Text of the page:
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When the empty nest fills up again…

Diana Jenkins was happy to welcome her daughter back home after college — as long as there were rules. No boyfriends sleeping over. No excessive drinking. A midnight curfewduring the week. And her daughter had to tell her if she was not comingfor dinner, well before dinnertime.


Diana Jenkins was happy to welcome her daughter back home after college — as long as there were rules.

No boyfriends sleeping over. No excessive drinking. A midnight curfew during the week. And her daughter had to tell her if she was not coming for dinner, well before dinnertime.

“We don’t nag her to death,” says Jenkins, 50, who has two other children. “They’re adults, and you have to understand for four years, they have pretty much called the shots in their own life.”

Nearly half of college graduates return to the nest, according to Susan Shaffer, co-author of Mom, Can I Move Back in with You?: A Survival Guide for Parents of Twentysomethings. And while these so-called Boomerangers may have come home for Christmas vacation and spring and summer breaks, moving back home for a more permanent period of time is a whole new ball game.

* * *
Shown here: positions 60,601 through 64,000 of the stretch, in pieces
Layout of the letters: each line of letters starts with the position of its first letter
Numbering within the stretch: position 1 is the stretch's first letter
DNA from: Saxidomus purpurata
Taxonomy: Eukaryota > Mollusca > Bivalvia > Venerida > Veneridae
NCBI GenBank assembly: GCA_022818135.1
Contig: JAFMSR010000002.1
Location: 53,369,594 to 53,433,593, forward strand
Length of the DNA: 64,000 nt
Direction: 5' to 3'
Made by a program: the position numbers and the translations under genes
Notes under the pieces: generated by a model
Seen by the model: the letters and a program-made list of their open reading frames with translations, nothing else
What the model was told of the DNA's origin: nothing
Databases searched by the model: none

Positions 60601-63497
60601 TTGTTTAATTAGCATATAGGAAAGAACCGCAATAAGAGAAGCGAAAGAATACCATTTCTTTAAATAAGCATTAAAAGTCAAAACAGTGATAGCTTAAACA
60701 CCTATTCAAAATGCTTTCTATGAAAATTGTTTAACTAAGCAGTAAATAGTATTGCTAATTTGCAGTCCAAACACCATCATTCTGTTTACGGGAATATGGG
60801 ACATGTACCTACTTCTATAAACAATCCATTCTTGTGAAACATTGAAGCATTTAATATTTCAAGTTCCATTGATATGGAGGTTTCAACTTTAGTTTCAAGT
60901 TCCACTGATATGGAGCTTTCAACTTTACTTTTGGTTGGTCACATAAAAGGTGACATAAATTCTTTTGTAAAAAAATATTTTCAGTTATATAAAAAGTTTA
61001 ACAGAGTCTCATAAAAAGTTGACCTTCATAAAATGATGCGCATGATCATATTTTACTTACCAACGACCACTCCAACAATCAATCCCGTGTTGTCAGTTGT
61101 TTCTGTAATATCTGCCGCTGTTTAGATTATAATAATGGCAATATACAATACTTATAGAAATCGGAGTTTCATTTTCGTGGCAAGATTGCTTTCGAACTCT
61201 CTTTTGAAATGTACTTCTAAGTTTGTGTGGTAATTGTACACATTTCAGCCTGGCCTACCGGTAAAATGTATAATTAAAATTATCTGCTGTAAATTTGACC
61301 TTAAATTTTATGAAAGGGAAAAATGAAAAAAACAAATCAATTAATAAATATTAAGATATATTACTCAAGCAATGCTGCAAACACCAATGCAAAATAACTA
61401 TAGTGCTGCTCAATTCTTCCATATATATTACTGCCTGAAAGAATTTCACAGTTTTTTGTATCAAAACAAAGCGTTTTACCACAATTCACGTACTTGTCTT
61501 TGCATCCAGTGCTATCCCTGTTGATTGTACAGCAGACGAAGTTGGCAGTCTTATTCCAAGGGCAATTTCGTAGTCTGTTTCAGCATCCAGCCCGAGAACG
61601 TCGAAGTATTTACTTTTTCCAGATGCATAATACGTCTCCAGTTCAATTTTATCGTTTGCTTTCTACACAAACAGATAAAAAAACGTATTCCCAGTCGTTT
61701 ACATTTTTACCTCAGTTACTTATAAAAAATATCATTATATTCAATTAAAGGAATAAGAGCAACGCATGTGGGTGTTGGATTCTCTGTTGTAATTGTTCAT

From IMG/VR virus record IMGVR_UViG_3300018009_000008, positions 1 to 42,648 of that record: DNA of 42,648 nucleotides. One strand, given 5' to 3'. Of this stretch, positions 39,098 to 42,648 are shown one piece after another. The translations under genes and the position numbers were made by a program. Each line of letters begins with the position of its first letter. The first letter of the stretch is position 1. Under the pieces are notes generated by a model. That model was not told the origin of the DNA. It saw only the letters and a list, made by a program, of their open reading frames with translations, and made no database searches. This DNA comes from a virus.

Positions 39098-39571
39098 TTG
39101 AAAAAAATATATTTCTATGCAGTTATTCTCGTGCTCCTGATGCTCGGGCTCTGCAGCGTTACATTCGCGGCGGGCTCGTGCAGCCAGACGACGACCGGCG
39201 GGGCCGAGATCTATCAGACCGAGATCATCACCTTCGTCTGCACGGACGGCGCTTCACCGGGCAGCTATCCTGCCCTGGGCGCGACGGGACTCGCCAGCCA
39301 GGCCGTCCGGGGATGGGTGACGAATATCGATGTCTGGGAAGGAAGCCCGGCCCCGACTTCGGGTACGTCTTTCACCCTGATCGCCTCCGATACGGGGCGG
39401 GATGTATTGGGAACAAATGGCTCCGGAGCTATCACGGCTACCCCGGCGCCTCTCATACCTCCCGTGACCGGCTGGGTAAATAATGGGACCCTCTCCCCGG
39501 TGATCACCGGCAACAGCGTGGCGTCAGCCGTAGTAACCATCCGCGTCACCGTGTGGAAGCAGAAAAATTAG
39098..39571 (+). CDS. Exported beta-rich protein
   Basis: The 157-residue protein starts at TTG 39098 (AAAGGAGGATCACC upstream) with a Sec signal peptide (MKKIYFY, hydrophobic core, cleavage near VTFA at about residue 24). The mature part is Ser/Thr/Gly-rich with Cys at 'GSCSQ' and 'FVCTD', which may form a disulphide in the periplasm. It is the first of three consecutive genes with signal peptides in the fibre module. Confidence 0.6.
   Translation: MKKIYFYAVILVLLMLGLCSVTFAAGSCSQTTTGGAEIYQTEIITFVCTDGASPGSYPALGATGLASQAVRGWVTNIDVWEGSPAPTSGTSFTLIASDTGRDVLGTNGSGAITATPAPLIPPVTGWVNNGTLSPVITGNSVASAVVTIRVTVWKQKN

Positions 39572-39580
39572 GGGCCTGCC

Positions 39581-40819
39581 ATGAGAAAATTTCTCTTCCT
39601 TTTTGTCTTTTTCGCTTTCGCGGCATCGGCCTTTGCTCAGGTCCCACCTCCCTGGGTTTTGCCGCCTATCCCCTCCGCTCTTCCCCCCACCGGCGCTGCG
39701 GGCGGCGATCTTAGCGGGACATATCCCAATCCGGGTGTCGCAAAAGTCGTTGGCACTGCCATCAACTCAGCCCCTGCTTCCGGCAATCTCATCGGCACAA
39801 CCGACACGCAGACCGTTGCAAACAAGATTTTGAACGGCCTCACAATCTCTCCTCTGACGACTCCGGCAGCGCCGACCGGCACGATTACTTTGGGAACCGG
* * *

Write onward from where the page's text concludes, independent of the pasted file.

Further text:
Here are some tips from parents and experts:

>>Plan ahead. Whether it’s applying to graduate school, finding employment, saving money or taking a break from life, recent graduates need to have a plan.

>> Establish rules. Make sure your child knows that the house is not party central, says Jenkins. Discuss whether friends and significant others are allowed to come over. >>Make them contribute. Many Boomer-angers are not going to have money to pay room and board, but you should make them contribute something to the household, whether it’s household chores or chauffeuring a younger sibling around.

>>Set a time limit. Most Boomerangers will move out within a couple of years. But there are some who are failing to launch, according to William Damon, author of The Path to Purpose.


 
 
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